I'm happy to report that the former one-hit wonder Duncan Sheik has composed a really wonderful set of songs for the new musical Spring Awakening, currently in previews at the former church on West 20th Street that's the mainstage for the Atlantic Theatre Company, and the lyrics by Steven Sater definitely have their moments as well.
I wish I could say the same for Sater's adaptation of Frank Wedekind's oft-censored 1891 play about teenage sexuality by the same name. I've never seen Wedekind's play performed on its own, but I didn't feel like Sater was able to integrate the different modes and idioms of the play into a very coherent whole. The music and lyrics are decidedly contemporary, and they work well, I thought, but the spoken action seems to range from attempts at a period piece (German provincialism in the 1890s) to somewhat hokey attempts to bring the characters into the present. The choreography feels rather forced, highlighted as it is by a repeated sequence of arm movements that was probably intended to look nascently sensual but instead comes across like a bad riff on the Macarena; it looks especially silly when performed by the schoolboys, almost like a parody of itself. Also, the drama seemed neither serious enough nor funny enough to be what you might call tragicomic.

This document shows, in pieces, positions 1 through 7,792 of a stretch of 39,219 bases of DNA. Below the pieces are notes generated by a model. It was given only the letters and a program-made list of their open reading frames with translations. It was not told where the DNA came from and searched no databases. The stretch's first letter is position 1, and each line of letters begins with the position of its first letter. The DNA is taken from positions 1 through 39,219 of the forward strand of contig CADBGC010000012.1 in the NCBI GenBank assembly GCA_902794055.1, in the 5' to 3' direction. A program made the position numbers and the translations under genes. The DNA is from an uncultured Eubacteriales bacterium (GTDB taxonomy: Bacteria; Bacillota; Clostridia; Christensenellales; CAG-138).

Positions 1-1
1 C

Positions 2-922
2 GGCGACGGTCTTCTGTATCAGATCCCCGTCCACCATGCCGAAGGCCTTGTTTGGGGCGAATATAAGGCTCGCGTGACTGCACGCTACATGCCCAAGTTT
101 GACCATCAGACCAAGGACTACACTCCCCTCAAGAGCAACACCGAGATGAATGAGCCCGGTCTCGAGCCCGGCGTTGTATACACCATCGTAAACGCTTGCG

All that said, I did enjoy the music, and found it to be refreshingly original and rarely derivative, well sung by the various cast members, especially Lea Michele as the young female lead and Jonathan Groff as the male lead. And I'm pretty sure that Mr. Sheik himself was playing guitar, as promised, in the four-piece on-stage band, which also included bass, drums and cello. I sat in the front row, next to a guy named Chris who said he worked with Duncan on the music for the show during the development stages, but ultimately left the project to record his first CD for Absolutely Kosher Records, due out later this year.